STICK to football, that is what they keep telling Marcus Rashford as he campaigns to end child poverty and hunger.
That is what some told Raheem Sterling and Jadon Sancho when they spoke out against racism.
And that is what many suggested to Danny Rose when he opened up about suffering depression.
There was a time, not so long ago, when Rashford’s employers, Manchester United and the FA, were desperate to keep their players gagged from speaking in public.
But Rashford, who received an MBE last week for his charity work and social campaigning, is adamant this generation of England footballers will NOT be silenced.
Like his team-mates, Rashford – who faces Denmark in the Nations League at Wembley tonight – has a high profile and vast social media following.
And like many of his contemporaries, he is determined to use his status to influence wider society.
The 22-year-old said: “Especially in our generation, there’s more people speaking out on issues they feel strongly about.
“That definitely gives you the element of freedom to speak about things that are important to you.
“That’s how everything first started for me, just speaking on something I thought was right.
“I don’t think players should feel bad about doing that.
“The more players do it, the more of an eye-opener it is as to how many people we can help and affect.
“For me it’s a positive thing that people feel the freedom to speak out.
“You can’t control what people are going to say about you. The thing that’s important to me is helping the people we’ve helped so far and many more, hopefully, in the future.
“I know it’s a very touchy topic and I have to keep things as simple as possible so I can stay focused on the pitch. That’s what I’ve been doing.”
Rashford grew up in relative poverty in Wythenshawe, Greater Manchester, raised by a hard-working single mum.
The forward attempted to tackle the issue of child hunger a few years ago, but focused his efforts more successfully when recovering from a back injury during lockdown.
He soon helped raise more than £20million for child-poverty charity Fareshare, providing 3.5million free meals per week at the height of the coronavirus pandemic.
He then forced a Government U-turn on free school meals, allowing vulnerable kids to be fed during the summer holidays.
Rashford said: “I had a back injury so I couldn’t do any exercise and couldn’t do any gym work.
“I was literally just doing recovery bits and I’ve always struggled when I don’t have anything to work towards.
“So I just thought ‘let me have another go at an issue that I tried to start tackling a few years ago’.
“We took more time and analysed the facts and figures. Now it’s about keeping momentum.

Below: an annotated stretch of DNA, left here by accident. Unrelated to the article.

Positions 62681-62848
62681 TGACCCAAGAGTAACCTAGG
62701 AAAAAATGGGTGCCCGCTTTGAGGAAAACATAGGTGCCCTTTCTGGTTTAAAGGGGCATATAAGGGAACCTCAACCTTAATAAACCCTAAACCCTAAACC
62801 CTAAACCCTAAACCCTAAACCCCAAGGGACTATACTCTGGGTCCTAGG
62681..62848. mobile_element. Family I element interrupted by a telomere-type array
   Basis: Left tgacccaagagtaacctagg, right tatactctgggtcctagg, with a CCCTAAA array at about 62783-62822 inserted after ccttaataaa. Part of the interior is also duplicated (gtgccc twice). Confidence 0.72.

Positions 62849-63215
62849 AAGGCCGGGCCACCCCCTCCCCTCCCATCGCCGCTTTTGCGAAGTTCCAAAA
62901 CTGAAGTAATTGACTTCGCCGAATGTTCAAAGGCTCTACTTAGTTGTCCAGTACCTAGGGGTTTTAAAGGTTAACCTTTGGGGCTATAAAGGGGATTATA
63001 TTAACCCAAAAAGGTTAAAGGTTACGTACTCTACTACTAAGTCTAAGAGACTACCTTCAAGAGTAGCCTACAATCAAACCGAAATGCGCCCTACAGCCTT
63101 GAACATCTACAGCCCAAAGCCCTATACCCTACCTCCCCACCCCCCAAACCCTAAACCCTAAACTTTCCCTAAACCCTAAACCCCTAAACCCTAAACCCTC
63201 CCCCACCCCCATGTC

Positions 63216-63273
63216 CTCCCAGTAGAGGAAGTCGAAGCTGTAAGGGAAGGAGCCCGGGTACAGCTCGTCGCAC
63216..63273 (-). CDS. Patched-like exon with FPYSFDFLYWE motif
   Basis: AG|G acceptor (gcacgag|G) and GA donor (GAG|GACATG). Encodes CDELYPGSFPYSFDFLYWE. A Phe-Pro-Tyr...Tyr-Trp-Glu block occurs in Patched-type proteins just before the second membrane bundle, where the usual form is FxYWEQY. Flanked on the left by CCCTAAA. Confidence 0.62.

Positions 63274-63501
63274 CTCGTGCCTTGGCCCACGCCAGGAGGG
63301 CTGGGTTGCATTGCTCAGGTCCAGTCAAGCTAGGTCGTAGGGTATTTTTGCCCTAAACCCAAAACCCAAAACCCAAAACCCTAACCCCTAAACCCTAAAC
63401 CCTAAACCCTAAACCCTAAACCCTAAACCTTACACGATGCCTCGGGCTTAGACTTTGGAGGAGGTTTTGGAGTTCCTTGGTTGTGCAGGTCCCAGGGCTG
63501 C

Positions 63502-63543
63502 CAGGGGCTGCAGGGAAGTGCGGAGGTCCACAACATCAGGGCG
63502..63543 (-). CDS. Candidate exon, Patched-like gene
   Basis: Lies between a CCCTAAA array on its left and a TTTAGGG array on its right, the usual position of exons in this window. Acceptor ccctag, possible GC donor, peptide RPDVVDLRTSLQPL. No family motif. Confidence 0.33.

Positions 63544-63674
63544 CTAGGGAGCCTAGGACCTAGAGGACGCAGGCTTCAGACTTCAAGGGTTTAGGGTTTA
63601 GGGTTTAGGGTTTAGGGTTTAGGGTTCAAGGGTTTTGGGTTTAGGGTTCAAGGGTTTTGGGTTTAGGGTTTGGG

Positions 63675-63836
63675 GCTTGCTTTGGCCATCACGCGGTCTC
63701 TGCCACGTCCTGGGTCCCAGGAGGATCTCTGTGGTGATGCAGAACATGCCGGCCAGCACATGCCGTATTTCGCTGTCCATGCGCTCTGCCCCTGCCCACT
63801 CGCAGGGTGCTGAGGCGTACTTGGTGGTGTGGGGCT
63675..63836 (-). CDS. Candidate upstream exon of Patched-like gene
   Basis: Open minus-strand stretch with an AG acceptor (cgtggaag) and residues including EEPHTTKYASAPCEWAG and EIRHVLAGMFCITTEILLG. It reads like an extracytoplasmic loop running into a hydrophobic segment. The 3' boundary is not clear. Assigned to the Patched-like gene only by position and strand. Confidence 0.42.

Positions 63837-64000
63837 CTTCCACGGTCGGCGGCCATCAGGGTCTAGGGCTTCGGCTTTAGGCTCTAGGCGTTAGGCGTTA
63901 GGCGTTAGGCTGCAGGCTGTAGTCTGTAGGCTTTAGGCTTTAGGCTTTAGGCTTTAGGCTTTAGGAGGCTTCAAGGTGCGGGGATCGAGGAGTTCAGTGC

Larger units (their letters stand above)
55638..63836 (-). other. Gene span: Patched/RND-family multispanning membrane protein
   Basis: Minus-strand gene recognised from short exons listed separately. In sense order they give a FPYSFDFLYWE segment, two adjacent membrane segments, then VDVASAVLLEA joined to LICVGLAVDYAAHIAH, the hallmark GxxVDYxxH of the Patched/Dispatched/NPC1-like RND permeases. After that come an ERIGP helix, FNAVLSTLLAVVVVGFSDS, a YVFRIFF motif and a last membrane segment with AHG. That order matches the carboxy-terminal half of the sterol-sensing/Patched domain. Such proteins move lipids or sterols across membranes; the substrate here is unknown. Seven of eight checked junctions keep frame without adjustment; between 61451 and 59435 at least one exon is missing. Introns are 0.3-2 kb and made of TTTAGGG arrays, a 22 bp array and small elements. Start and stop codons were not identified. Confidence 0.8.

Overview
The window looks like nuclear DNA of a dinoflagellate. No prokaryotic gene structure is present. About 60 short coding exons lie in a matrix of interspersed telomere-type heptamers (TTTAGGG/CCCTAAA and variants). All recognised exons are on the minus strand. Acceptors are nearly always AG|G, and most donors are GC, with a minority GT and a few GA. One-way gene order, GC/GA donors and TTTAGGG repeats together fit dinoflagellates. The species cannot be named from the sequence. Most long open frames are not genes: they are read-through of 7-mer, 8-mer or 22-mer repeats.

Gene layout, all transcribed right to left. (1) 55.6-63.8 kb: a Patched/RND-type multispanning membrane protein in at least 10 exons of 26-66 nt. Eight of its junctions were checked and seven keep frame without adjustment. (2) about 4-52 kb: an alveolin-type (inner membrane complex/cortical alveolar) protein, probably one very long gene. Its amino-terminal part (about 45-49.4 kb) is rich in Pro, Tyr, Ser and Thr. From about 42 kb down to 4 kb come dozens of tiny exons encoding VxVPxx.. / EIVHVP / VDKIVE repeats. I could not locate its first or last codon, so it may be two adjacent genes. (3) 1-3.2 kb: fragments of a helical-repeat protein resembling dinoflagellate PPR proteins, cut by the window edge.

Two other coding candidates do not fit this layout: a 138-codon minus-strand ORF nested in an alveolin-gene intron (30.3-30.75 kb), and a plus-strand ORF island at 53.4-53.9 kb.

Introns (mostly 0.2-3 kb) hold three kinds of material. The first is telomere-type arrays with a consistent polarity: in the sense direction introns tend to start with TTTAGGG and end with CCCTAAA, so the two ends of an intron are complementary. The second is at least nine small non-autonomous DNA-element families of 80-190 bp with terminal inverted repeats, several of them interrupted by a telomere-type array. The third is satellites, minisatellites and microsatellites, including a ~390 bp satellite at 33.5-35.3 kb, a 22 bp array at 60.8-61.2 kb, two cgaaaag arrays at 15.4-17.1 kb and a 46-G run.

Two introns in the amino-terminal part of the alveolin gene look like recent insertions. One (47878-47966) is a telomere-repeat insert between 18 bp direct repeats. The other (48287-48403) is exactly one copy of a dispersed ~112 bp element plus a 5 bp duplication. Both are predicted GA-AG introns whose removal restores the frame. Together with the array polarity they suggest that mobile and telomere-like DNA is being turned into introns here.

“As long as things move in the right direction and I can see those numbers are dropping and more families are seeking help – and don’t feel ashamed to ask for help – they’re the things that make me happy.
“I’m ambitious about what the future holds.
“The motivation is there because of the things I experienced when I was younger and the people I’ve known who have been through it.
“The ambition to help people in difficult situations has always been there.
“As I’ve got older, in order to help people in the best way you need to understand them and know the facts.”
Rashford says he gave no thought to refusing his MBE, believing the award has given further publicity to his cause.
But he made it clear when his gong was announced that being honoured by the Government would not stop him criticising it.
Around half a million British children are suffering from poverty-induced hunger.
The United star said: “Every single day it shocks me.
“I’ve had the chance to visit some of the families affected and also some families I’ve managed to help.
“It’s just mind-blowing the amount of people who are suffering and the amount of people who don’t know where to get help.
“I was in that position when I was younger and some of the families are in much worse positions than I was.
“So I can only imagine what it feels like for those parents and children who just want the best for one another.”
Rashford insisted he takes his status as a role model very seriously.
He said: “I know from people in communities that aren’t as stable as others that sometimes a dream for a kid is the one thing they can hold onto – the one thing that is actually theirs.
“As a child, don’t let go of your dreams.
“I know the world is a bit crazy at the moment but it is important for them to know that.”
But the official announcement came when Gareth Southgate’s men were at their training base, St George’s Park.
He added: “I’m happy I managed to experience it here with my England team-mates.
“The manager had a little meeting and everyone gave me a round of applause. It was nice.”
It is an England team which adamantly refuses to just stick to the football.